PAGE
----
Tuesday, February 28, 2012

The Smoke that Thunders – Welcoming the New Year

 Coming from southern Ontario, I don’t get too excited about big waterfalls, given that we have Niagara Falls within close proximity. I treated Victoria Falls as one of those ‘check it off the list’ trips, but wasn’t expecting to find it all that exciting.
The indigenous name for Victoria Falls is ‘Mosi-oa-Tunya’ which translates as the ‘Smoke that Thunders’. The late Scottish missionary, David Livingstone, named it ‘Victoria Falls’ in honour of his Queen. Although both names are still used, Victoria Falls prevails. As with much of history, the dark ink from the Western pen dominates narrations of days of old.
Smoke that Thunders seems like a much more accurate description than the name of a deceased European Monarch… the height and width of the waterfall forms the largest sheet of falling water in the world and makes it one of the seven natural wonders.
Hiking towards the first viewpoint, the falls come into view and I am immediately captivated. Within minutes, a rainbow forms as we take in the scenery from the cliff opposite the falls.

We eventually pry ourselves away so that we can return to the hostel before evening. We enjoy a delicious meal and discuss our goals for the upcoming year before heading out for a night ‘on the town’ in Livingstone.
In the taxi, we communicate with the taxi driver in English and broken Chichewa (Chichewa and the Zambian language of Nyasa are dialects from the Chewa ethnic group which spans across the Malawi-Zambia border). He tells us that his wife is from Malawi but doesn’t know where. In order to figure out which part she comes from, we ask him if he paid Lobola. Referred to in English as ‘bride price’, Lobola is customary only in only Malawi’s Northern Region.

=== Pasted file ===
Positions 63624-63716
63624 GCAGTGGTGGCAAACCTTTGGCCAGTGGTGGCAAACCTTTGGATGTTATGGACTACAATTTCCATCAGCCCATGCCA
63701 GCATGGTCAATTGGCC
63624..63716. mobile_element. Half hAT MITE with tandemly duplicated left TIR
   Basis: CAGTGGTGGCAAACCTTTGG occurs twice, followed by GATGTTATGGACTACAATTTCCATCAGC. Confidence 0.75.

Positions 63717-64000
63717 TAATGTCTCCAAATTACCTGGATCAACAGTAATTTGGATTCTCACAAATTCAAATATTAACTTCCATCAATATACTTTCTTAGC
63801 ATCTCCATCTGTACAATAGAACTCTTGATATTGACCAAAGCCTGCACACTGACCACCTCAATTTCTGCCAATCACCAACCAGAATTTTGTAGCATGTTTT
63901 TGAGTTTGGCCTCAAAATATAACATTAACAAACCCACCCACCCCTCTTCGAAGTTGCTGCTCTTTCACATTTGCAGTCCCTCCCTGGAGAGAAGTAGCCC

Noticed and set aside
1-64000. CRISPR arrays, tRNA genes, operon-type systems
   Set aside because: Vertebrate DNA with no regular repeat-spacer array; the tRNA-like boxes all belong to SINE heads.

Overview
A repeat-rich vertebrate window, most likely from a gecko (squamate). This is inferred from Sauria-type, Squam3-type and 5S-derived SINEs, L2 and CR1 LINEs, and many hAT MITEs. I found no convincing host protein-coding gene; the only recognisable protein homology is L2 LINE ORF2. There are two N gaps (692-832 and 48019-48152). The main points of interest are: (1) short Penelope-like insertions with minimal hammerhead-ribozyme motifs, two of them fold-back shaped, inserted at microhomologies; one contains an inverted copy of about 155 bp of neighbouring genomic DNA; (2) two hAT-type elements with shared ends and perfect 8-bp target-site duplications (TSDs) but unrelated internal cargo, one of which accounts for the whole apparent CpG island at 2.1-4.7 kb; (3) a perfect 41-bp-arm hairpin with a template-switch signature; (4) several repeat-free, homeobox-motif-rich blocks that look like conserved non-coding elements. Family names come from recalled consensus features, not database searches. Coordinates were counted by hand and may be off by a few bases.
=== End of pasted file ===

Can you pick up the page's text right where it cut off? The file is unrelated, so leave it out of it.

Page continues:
This increasingly controversial tradition is said to bring families together and indicate that the man can support his wife financially. It is traditionally paid in cattle but nowadays it is becoming less frequent to give actual cows. Instead, the price is determined in cattle and then converted into cash based on the market value of the cows.
The driver tells us that he did indeed pay lobola, and we conclude that his wife is from Northern Malawi. He then proceeds to tell us that we would fetch a good price because ‘we can make coloureds’ (‘coloured’ is the widely accepted term to refer to people of mixed race, mostly black and white). He says we are each worth 10 cows, but that Elsa would fetch an additional few cows because she knows how to cook Nsima (the local staple dish).
He drops us off, and we celebrate the arrival of the new year. I feel grateful to mark the beginning of 2012 in one of the most beautiful places on earth with two wonderful women.
We wake up early the next morning and head back to the falls. We have arranged for breakfast on Livingstone Island, where David Livingstone is said to have seen the falls for the first time and the only land accessible in the middle of the falls.
Elsa - On the boat heading towards 'the smoke that thunders'

Tour Guide (Alpha Omega) & I on the way to Livingstone Island
 Our tour guide, Alpha Omega, takes us out by boat to the island on the edge of the falls. We use the rocks protruding from the water as stepping stones and are guided nervously to the edge.

Next on the itinerary is ‘Devil’s Jacuzzi’, a pool of water just before the 108 metre drop. The guide assures us that despite the pool’s location, there is an underwater wall of rock that would prevent us from going over.
I strip down to my bathing suit and tentatively climb in. The girls soon see that it is easy and follow suit. It is absolutely incredible to be in the water, peaking over the largest waterfall in the world to the thundering sound of water hitting rocks far below.

We dry off and breakfast is served in a tent on the island. After the train, warm muffins and eggs benedict are an incredible treat. What a way to spend the first day of 2012!

Ringing in the New Year - Bridge on the Bridge!

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